First Things First: Books.
This is something I wrote for the book Raising Global Children by Stacie N. Berdan and Marshall S. Berdan.
When I decided to see Europe for myself – and not through the eyes of Frances Hodgson Burnett, Arthur Conan Doyle or Victor Hugo – I was ready. My childhood reading had prepared me. Novels had shown me other ways of approaching life, of making decisions, of assessing the world around me.
Charles Dickens, Mark Twain and R.L. Stevenson showed me wickedness and taught me to keep my eyes open for both evil and good. Ray Bradbury and T.H White reinforced in me a delicious sense of being alive in a world filled with wonders.
Novels are where children learn to solve problems and sympathize with people unlike themselves. They also learn that there exist different sets of manners and attitudes from those in their own homes. These are fundamental characteristics for a person who wants to live in a world beyond narrow national borders.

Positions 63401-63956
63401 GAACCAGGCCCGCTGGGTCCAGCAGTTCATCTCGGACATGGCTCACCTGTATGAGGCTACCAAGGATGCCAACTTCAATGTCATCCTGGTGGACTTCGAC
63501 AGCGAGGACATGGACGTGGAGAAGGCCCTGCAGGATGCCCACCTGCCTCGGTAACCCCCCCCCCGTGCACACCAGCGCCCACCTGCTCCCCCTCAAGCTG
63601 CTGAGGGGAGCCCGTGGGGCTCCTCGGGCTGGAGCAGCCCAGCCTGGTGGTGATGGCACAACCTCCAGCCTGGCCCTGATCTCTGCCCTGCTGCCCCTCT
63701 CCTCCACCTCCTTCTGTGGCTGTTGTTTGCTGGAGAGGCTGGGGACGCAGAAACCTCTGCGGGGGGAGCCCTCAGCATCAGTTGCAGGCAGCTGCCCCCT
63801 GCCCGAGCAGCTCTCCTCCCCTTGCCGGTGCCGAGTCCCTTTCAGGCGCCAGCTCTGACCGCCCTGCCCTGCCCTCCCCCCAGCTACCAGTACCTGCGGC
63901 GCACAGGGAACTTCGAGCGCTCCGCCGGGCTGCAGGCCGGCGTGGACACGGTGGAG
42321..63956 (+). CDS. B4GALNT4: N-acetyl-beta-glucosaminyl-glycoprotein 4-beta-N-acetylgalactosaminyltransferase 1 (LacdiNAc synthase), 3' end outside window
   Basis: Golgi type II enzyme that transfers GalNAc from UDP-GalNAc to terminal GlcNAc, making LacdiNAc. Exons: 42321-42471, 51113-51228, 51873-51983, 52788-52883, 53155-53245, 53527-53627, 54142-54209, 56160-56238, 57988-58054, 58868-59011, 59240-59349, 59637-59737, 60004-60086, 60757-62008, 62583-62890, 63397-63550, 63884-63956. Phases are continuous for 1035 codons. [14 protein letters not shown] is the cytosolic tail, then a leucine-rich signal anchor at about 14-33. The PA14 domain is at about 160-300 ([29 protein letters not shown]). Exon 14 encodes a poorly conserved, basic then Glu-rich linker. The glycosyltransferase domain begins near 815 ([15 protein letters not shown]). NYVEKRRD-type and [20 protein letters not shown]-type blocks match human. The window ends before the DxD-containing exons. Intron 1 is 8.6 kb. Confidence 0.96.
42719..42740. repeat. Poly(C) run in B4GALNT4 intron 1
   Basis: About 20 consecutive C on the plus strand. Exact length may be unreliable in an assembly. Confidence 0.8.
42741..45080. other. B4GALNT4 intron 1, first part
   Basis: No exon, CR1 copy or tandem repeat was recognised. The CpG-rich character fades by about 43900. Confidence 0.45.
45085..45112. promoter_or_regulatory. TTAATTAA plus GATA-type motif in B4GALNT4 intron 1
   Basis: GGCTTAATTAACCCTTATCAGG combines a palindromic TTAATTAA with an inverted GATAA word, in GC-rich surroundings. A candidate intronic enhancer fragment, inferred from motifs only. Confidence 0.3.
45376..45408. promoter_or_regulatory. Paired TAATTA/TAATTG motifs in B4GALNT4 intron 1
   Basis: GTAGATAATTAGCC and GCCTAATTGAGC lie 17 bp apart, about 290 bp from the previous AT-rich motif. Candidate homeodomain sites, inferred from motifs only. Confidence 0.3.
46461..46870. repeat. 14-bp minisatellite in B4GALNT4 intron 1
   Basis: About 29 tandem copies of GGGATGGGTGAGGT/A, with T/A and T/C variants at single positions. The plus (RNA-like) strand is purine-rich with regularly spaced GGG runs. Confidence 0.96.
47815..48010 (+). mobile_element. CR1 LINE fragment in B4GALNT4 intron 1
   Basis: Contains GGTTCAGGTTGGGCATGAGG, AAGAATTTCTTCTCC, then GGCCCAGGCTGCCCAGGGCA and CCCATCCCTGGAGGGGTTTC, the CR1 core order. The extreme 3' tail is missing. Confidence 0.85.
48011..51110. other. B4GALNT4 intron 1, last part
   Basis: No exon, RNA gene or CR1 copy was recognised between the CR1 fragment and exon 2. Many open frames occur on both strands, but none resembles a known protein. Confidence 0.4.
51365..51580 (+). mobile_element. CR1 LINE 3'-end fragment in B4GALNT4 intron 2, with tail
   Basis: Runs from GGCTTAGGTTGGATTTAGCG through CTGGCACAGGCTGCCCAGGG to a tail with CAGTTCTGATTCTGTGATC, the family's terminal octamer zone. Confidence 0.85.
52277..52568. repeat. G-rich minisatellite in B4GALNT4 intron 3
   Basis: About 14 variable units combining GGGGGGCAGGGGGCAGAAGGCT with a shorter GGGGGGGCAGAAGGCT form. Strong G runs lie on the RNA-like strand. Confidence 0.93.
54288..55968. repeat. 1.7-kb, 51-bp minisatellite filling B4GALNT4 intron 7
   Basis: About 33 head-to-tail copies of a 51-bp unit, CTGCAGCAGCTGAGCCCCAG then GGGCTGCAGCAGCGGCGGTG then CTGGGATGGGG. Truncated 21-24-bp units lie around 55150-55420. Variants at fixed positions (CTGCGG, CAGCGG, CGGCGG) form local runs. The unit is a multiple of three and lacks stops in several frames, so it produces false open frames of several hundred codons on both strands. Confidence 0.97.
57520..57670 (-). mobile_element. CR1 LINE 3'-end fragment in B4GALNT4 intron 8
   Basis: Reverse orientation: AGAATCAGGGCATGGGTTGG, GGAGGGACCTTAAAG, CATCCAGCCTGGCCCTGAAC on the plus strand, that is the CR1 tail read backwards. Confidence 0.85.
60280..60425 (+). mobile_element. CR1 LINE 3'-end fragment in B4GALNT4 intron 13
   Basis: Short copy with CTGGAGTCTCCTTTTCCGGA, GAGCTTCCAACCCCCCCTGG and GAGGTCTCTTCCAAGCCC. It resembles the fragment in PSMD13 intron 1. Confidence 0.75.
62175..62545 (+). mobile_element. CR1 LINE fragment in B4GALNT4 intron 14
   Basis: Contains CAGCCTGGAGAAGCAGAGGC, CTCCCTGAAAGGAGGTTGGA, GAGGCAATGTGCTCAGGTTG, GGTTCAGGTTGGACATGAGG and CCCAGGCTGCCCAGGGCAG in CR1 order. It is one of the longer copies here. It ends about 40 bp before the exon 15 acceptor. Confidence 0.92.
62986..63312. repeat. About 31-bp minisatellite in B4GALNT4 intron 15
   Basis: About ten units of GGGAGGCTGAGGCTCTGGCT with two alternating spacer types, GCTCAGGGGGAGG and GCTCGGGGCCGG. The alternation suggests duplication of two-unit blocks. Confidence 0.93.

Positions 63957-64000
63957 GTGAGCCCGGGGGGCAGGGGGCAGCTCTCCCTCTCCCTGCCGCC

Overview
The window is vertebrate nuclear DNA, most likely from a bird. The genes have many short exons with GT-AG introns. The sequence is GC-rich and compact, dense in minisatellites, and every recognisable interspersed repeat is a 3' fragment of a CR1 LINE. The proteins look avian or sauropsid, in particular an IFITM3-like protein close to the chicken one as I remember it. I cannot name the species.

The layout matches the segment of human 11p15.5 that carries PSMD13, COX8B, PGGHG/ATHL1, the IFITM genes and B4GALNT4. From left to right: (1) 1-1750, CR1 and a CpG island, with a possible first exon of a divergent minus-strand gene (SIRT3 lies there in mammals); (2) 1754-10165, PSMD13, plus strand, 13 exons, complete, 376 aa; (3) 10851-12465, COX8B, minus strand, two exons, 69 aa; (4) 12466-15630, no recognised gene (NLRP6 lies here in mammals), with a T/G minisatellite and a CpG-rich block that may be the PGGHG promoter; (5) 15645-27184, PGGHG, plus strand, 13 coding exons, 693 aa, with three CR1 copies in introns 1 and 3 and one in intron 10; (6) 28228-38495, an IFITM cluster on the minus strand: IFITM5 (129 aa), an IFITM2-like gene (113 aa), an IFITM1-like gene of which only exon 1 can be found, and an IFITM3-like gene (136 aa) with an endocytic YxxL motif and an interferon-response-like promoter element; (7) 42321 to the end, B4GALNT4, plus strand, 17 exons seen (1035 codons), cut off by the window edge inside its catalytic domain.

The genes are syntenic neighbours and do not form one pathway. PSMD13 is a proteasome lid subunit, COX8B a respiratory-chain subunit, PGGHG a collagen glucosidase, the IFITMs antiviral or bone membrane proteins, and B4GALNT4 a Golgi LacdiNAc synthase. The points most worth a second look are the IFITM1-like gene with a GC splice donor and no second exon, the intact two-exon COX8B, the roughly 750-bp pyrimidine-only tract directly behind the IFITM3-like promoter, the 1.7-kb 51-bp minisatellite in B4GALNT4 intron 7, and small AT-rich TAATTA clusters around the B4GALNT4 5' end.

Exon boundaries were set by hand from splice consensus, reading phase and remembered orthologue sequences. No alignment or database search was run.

A well-written novel allows a child to live in the skin of another person – the hero – and to hereby understand heroic behavior: defending the weak, forgiving the foolish, having the confidence to take that first daring step into the world alone. In short: to grow up. It allows them to recognize that the world isn’t either black or white: it is in fact in glorious Technicolor.
23 through 27 San Gio Video, Vino and Salami festival
Every year (for over two decades) Ugo organizes – in a manner of speaking – a video festival, which is held in a Verona piazza. Films – both short and long – are shown every afternoon and evening for anyone who wants to draw up a chair and watch. A WONDERFUL PHOTO of my favorite judges at the festival has repeatedly failed to load….how sad. Imagine 4 beautiful women in summer resses sitting on a marble diaz. Here it the caption that would go with such an image. From left to right: documentary director Cuini Ortiz (from Argentina), director Elena Gladkova (Russia), actress Erica Rivas (Argentina) and entrepreneur Asal Emanmi (Iran).